The agency also reasonably relied on discrepancies in Singh’s evidence regarding the medical attention he received in 2007. See 8 U.S.C. § 1158(b)(1)(B)(iii). In his written statement and testimony, Singh stated that he went to a clinic for first aid and denied having gone to a hospital. However, he submitted a letter from a doctor stating that Singh had been admitted to a hospital in critical condition. In attempting to explain this inconsistent evidence, Singh provided various, conflicting explanations that bolstered the adverse credibility determination. He first stated that he did not know where he was treated, he then claimed that the clinic and hospital were the same place but the name had changed, and finally he stated that the clinic and hospital were not the same place but next door to each other thus confusing him. See 8 U.S.C. § 1158(b)(1)(B)(iii); see also Majidi, 430 F.3d at 80.

Having questioned Singh’s credibility, the agency reasonably relied on his failure to rehabilitate his testimony with reliable corroborating evidence. “An applicant’s failure to corroborate his or her testimony may bear on credibility, because the absence of corroboration in general makes an applicant unable to rehabilitate testimony that has already been called into question.” Biao Yang v. Gonzales, 496 F.3d 268, 273 (2d Cir. 2007). As the agency noted, the country conditions evidence did not corroborate that DSS uses violence to recruit Sikhs, but rather discussed ongoing clashes between DSS and mainstream Sikhs over various religious disagreements. And the agency did not err in declining to afford significant weight to statements from Singh’s parents, friend, and village leader because the authors were not available for cross-examination and the statements contain many of the same inconsistencies as Singh’s testimony. See 8 U.S.C. § 1158(b)(1)(B)(iii); Y.C. v. Holder, 741 F.3d 324, 334 (2d Cir. 2013) (deferring to agency’s decision to afford little weight to relative’s letter because it was unsworn and from an interested witness).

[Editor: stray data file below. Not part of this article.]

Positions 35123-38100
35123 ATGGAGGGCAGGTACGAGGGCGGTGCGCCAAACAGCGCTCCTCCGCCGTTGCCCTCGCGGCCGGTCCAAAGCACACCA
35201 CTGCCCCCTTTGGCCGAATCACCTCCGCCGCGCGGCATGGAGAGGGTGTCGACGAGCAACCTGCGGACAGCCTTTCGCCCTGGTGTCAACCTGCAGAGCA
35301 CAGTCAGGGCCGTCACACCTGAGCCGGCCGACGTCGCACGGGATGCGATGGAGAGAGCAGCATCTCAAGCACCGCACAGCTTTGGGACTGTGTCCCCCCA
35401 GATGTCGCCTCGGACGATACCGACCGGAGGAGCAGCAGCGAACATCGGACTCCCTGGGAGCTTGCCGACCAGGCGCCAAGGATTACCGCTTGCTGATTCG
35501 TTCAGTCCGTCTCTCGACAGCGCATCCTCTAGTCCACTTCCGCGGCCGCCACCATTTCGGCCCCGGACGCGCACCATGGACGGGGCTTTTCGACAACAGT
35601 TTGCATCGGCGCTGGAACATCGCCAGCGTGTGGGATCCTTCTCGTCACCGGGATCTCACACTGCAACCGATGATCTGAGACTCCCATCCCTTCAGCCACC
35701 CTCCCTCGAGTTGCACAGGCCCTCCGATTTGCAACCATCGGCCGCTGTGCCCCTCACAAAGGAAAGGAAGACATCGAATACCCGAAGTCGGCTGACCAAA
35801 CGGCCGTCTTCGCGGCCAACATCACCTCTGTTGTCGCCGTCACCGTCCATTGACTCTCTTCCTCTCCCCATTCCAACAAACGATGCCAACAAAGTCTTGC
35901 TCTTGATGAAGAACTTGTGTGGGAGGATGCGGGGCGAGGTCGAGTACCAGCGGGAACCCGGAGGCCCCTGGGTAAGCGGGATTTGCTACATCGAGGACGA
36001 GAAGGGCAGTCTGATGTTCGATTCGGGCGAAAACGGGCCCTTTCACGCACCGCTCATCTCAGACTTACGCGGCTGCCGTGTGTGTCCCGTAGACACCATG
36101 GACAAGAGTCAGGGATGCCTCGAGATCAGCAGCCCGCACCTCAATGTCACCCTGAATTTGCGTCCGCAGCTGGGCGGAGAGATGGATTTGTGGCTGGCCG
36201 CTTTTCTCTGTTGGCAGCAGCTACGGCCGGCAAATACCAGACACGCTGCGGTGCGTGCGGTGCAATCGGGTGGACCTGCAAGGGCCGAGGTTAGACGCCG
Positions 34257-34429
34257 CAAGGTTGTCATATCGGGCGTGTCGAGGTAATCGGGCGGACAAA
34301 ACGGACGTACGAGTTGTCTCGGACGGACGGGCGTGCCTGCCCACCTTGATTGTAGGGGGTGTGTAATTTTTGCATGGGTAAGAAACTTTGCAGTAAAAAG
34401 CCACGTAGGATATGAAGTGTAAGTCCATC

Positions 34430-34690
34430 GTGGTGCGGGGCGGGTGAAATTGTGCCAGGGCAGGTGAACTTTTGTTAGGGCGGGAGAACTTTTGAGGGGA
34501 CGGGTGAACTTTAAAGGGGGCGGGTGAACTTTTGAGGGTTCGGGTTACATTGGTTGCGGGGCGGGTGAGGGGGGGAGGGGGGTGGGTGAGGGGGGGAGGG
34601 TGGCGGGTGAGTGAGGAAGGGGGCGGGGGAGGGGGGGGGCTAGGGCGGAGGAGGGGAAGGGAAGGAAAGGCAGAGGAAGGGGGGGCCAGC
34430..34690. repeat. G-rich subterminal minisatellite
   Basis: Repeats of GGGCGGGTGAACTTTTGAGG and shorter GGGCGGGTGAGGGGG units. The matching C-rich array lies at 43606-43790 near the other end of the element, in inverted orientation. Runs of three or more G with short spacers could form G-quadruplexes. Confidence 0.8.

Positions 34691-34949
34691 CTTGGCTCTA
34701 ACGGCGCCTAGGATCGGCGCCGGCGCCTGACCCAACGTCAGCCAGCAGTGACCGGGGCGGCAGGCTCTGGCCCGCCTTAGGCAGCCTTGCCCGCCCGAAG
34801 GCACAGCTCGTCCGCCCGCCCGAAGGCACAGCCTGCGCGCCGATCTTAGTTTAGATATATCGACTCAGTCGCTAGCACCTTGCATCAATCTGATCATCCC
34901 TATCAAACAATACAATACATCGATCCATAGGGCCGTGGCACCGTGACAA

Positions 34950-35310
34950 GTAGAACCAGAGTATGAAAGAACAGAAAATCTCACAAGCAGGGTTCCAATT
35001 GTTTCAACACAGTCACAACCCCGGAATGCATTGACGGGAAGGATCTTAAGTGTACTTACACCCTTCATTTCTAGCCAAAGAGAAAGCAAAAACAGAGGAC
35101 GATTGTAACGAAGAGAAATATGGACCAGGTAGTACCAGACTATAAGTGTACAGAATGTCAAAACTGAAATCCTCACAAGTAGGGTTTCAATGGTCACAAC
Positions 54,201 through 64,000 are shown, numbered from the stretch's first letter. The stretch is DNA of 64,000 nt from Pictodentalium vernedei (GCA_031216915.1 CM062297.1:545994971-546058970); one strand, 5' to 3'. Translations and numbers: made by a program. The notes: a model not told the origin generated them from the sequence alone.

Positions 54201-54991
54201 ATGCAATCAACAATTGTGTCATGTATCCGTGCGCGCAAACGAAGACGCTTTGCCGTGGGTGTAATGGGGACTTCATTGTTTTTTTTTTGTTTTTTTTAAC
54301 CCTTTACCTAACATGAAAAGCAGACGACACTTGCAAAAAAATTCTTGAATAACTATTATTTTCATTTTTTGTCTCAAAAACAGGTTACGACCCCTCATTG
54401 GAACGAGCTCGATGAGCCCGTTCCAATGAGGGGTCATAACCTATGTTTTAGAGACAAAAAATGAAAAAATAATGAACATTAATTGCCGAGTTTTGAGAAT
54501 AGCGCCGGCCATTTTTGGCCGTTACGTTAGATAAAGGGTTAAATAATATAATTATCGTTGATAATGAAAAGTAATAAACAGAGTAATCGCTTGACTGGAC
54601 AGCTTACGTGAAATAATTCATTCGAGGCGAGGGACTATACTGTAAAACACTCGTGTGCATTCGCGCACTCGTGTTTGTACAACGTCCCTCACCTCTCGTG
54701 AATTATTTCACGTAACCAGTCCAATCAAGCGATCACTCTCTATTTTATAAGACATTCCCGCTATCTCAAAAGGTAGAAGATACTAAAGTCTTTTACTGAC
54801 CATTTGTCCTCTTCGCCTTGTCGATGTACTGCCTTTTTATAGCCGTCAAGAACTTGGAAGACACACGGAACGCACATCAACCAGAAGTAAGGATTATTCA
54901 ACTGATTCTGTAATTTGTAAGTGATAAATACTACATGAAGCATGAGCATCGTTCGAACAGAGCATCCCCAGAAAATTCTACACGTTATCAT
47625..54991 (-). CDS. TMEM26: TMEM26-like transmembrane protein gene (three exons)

Given Singh’s inconsistent statements and lack of corroboration, the agency’s adverse credibility determination is supported by substantial evidence. See 8 U.S.C. § 1158(b)(1)(B)(iii). That determination was dispositive of asylum, withholding of removal, and CAT relief because all three claims were based on the same factual predicate. See Paul v. Gonzales, 444 F.3d 148, 156-57 (2d Cir. 2006).

Contrary to Singh’s argument, the IJ did not violate due process by questioning Singh extensively, but rather fulfilled his duty to identify inconsistencies in the record and provide Singh an opportunity to explain them. See Burger v. Gonzales, 498 F.3d 131, 134 (2d Cir. 2007) (“To establish a violation of due process, an alien must show that [ ]he was denied a full and fair opportunity to present h[is] claims or that [he was] otherwise deprived ․ of fundamental fairness.” (quotation marks omitted) ); Ming Shi Xue v. BIA, 439 F.3d 111, 127 (2d Cir. 2006) (“[B]ecause the alleged inconsistency certainly is not self-evident, the IJ (or the INS) should have brought it to the alien’s attention to ensure that [petitioner] had an opportunity to explain why the profile did not undercut his account.”).

For the foregoing reasons, the petition for review is DENIED.